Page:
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    ABSTRACT: Hypertrophic cardiomyopathy (HCM) is a complex cardiac condition characterized by variable degrees of asymmetric left ventricular (LV) hypertrophy, generally associated with mutations in sarcomere protein genes. While generally perceived as rare, HCM is the most common genetic heart disease with over one million affected individuals in Europe alone and represents a prevalent cause of sudden cardiac death in the young. To date, HCM remains an orphan disease, as recommended treatment strategies are based on the empirical use of old drugs with little evidence supporting their clinical benefit in this context. In the six decades since the original description of the disease, less than fifty pharmacological studies have been performed in HCM patients, enrolling little over 2,000 HCM patients, mostly comprising small non-randomized cohorts. No specific agent has been convincingly shown to affect outcome, and critical issues such as prevention of myocardial energy depletion, microvascular ischemia, progressive myocardial fibrosis and the peculiar mechanisms of arrhythmogenesis in HCM still need to be addressed in a systematic fashion. However, there is increasing evidence that a variety of drugs may counter the effects of sarcomere protein mutations and the resulting pathophysiological abnormalities at the molecular, cellular and organ level. Following major advances in our understanding of HCM and increasing opportunities for networking among large international referral centres, the opportunity now exists to identify potentially effective treatments and implement adequately designed pharmacological trials, with the ultimate aim to impact the natural course of the disease, alleviate symptoms and improve quality of life in our patients.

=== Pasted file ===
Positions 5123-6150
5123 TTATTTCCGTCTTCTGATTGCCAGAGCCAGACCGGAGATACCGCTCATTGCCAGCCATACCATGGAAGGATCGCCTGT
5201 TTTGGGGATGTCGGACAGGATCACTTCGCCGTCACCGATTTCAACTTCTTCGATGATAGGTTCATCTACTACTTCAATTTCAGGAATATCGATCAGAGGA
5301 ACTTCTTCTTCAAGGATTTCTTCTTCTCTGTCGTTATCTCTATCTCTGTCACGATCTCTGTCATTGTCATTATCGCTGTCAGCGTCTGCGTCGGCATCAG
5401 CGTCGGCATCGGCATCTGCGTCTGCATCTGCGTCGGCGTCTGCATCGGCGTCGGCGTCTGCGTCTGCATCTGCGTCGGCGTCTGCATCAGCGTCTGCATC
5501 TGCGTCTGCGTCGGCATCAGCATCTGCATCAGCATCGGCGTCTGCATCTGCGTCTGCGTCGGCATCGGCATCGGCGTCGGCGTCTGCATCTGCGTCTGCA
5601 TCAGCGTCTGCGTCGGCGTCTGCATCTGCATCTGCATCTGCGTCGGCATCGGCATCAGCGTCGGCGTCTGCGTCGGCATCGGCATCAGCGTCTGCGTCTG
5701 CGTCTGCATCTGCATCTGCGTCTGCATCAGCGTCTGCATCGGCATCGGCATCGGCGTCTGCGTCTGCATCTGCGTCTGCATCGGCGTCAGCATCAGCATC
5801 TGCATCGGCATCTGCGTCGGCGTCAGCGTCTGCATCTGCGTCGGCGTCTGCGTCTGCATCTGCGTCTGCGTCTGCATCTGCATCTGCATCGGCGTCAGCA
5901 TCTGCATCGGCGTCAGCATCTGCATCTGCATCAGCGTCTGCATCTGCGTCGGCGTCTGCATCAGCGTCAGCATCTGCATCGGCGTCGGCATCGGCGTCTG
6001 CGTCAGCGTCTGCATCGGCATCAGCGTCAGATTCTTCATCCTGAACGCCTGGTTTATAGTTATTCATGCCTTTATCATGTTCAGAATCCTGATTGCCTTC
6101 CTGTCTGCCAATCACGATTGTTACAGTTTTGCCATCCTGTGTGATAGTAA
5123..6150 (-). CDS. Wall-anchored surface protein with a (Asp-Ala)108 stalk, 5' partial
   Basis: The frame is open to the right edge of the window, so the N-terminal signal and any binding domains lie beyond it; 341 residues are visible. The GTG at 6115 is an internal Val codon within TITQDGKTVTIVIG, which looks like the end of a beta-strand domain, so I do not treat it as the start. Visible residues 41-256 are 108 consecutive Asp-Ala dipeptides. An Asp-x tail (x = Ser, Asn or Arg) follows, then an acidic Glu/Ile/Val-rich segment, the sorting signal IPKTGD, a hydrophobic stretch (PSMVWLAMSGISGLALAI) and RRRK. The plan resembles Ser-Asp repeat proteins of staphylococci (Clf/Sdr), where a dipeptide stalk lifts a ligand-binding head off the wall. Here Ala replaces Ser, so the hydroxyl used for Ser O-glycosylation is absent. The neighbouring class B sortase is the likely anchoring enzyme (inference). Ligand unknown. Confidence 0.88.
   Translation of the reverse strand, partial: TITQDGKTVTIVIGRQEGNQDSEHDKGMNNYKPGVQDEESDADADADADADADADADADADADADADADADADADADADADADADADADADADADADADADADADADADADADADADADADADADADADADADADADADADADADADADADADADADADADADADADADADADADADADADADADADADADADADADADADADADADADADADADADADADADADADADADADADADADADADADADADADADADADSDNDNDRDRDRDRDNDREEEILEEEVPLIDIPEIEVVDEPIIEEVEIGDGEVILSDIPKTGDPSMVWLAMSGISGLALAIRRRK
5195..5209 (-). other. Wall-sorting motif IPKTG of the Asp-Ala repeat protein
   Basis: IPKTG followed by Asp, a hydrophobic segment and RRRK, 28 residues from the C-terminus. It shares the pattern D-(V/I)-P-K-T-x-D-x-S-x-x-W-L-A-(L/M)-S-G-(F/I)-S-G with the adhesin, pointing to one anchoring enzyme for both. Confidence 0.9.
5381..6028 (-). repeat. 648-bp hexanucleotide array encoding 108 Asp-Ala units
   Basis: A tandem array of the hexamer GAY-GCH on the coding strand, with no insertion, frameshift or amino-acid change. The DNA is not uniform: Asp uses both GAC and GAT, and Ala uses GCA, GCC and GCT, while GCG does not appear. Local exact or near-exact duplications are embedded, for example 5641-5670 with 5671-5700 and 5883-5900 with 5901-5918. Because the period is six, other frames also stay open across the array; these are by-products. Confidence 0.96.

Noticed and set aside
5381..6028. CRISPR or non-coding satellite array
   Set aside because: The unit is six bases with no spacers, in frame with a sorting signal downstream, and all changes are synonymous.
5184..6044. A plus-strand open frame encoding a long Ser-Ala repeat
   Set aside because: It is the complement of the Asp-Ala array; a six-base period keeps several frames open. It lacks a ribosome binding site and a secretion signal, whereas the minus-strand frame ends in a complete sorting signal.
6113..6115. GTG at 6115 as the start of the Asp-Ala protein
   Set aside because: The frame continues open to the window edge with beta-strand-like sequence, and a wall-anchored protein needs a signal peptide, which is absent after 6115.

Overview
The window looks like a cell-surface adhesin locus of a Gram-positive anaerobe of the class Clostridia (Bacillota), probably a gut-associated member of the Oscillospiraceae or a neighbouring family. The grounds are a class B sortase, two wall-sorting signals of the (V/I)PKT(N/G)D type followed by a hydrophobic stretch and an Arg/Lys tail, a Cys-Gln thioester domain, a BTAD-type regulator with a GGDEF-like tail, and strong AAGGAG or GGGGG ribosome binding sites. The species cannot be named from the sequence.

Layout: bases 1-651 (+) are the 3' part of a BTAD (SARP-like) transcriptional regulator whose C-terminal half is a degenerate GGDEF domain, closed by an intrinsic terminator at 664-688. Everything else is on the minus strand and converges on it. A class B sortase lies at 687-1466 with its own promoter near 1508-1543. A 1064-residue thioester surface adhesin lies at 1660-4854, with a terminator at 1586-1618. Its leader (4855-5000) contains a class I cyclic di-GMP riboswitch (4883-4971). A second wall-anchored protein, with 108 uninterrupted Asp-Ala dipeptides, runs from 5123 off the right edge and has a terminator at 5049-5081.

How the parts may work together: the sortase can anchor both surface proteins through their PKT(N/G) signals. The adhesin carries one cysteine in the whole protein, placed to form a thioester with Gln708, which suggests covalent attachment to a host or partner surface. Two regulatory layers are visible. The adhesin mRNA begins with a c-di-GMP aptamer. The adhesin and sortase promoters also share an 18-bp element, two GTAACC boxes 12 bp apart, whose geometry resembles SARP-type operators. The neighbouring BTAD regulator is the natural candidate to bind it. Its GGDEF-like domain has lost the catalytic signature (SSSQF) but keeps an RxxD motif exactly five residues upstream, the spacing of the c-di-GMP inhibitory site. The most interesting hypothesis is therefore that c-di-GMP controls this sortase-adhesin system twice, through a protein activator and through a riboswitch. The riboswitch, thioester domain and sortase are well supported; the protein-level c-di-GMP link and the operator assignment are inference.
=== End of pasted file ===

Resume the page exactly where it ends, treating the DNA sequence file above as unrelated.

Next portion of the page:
Full-text · Article · Sep 2013

Publication Stats

6k Citations
1,165.04 Total Impact Points


  • 2005-2015
    • Azienda Ospedaliero Universitaria Careggi
      • Department of Nuclear Medicine
      Florens, Tuscany, Italy
  • 1984-2015
    • University of Florence
      • Dipartimento di Chirurgia e Medicina Traslazionale (DCMT)
      Florens, Tuscany, Italy
  • 2008-2014
    • Fondazione Don Carlo Gnocchi
      Milano, Lombardy, Italy
    • Liverpool Heart And Chest Hospital
      Liverpool, England, United Kingdom
  • 2012
    • University of Wales
      Cardiff, Wales, United Kingdom
  • 2004-2009
    • Imperial College London
      Londinium, England, United Kingdom
  • 1999-2007
    • Minneapolis Heart Institute
      Minneapolis, Minnesota, United States
  • 1996
    • INRCA Istituto Nazionale di Ricovero e Cura per Anziani
      Ancona, The Marches, Italy
  • 1992-1996
    • Ospedale Pediatrico Meyer Firenze
      Florens, Tuscany, Italy
  • 1995
    • Università di Pisa
      • Department of Clinical and Experimental Medicine
      Pisa, Tuscany, Italy
  • 1994
    • National Research Council
      Roma, Latium, Italy
  • 1993
    • Yale University
      • Section of Cardiovascular Medicine
      New Haven, Connecticut, United States